Urology Blog

3 Simple Incontinence Questions

These three simple and quick incontinence questions, based on the 3IQ incontinence questionnaire, can be very useful in helping you determine what type of incontinence you may be experiencing.

1. During the last 3 months, have you leaked urine (even a small amount)?

Urinary incontinence can be determined by simply asking someone if they ever experience urine leakage that is unintentional. Yet this ignores the fact that it is possible to experience occasional urinary leakage that may be infrequent enough that it is not bothersome. It may be more helpful to describe urinary incontinence as “the involuntary loss of urine” that poses a “social or hygienic problem”. For many patients with urine leakage, incontinence does represent a severe and bothersome stress that has social, financial and psychological consequences.

2. During what kinds of situations did you leak urine?

Beyond simply determining if urine leakage is bothersome, it is important to determine what type of incontinence you are experiencing. Urine leakage can occur in association with physical activity including coughing, sneezing, laughing, exercise or bending over. This is often referred to as Stress Incontinence. The “stress” refers to the increase in the pressure in your abdomen that results in the leakage.

In other patients, a sense of urgency (a sudden urge to urinate that is difficult to postpone) accompanies urinary leakage. Patients with Urgency Incontinence will often urinate frequently and urgently as well, trying to prevent urinary leakage.

Finally, patients may also experience loss of urine without either any exertion or sense of urgency.

3. During what kinds of situations did you leak urine most often?

While we generally describe urinary incontinence as being either Stress Incontinence or Urgency Incontinence, this does not mean that all patients will have either Urgency Incontinence OR Stress Incontinence. In fact, about 40% of patients (and the number may be much higher) with incontinence will experience both Stress Incontinence AND Urgency Incontinence to some degree. This is usually referred to as Mixed Incontinence.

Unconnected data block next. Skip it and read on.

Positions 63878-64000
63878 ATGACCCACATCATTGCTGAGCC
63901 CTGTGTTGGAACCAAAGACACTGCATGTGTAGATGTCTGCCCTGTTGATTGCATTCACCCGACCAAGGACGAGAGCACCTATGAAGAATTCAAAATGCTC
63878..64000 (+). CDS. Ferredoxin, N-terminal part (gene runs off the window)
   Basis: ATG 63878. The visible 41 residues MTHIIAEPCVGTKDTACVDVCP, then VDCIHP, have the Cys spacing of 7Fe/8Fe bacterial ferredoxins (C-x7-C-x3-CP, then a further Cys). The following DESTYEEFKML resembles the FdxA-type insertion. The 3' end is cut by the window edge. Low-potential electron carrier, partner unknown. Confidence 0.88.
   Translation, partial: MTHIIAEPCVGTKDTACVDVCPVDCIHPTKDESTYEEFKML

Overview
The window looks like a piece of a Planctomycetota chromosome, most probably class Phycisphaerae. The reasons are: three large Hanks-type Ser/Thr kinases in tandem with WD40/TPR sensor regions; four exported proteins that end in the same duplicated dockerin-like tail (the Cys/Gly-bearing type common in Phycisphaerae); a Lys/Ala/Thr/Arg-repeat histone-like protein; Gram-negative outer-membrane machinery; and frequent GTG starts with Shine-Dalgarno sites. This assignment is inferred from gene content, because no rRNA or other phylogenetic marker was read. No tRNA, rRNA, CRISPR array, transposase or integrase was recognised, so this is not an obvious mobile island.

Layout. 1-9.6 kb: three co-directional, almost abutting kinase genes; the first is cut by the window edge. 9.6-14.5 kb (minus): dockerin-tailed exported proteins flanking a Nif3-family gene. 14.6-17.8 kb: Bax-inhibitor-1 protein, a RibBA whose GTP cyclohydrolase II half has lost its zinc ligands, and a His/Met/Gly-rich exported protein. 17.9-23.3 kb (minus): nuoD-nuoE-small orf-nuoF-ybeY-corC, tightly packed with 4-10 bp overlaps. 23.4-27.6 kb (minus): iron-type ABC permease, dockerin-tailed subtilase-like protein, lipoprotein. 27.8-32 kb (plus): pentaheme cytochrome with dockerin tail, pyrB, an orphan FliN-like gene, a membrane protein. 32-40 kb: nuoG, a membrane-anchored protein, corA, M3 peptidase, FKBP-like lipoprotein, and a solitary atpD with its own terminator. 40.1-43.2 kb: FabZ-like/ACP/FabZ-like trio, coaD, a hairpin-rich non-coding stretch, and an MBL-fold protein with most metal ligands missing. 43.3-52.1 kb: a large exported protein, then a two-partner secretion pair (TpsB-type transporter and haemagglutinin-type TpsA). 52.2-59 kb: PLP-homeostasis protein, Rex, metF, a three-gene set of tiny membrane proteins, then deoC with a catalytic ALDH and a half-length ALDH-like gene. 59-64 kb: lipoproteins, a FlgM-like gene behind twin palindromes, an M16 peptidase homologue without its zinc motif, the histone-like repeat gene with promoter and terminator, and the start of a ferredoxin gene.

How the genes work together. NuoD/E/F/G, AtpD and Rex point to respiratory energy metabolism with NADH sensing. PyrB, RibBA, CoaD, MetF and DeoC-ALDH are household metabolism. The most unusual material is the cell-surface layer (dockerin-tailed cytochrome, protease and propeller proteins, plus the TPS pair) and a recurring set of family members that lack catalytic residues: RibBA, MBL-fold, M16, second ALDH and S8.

But for many patients, it is useful to determine if either Stress Incontinence or Urgency Incontinence predominates, even if they experience both types. This allows us to focus on what is the more bothersome form of incontinence. It is not unusual for a patient to see improvement in one type of incontinence, only to realize that they have relatively little bother from the other type and do not need further therapy.

In those patients who do not find a connection between urine leakage and either coughing, sneezing, etc, or urgency, there may be another cause of incontinence (neurologic injury, fistula, etc) that needs to be investigated by a specialist in the field.

With three simple questions, patients can often, reliably, identify they type of incontinence they are experiencing. This is useful in guiding both an evaluation of the urine leakage as well as possible therapies available.

At The Overactive Bladder Clinic a part of UT Erlanger Urology in Chattanooga, Tennessee, we specialize in the evaluation and treatment of all forms of urinary incontinence. For more information, contact us at 423-778-4OAB (4622).

Colin M. Goudelocke, M.D.  FPMRS

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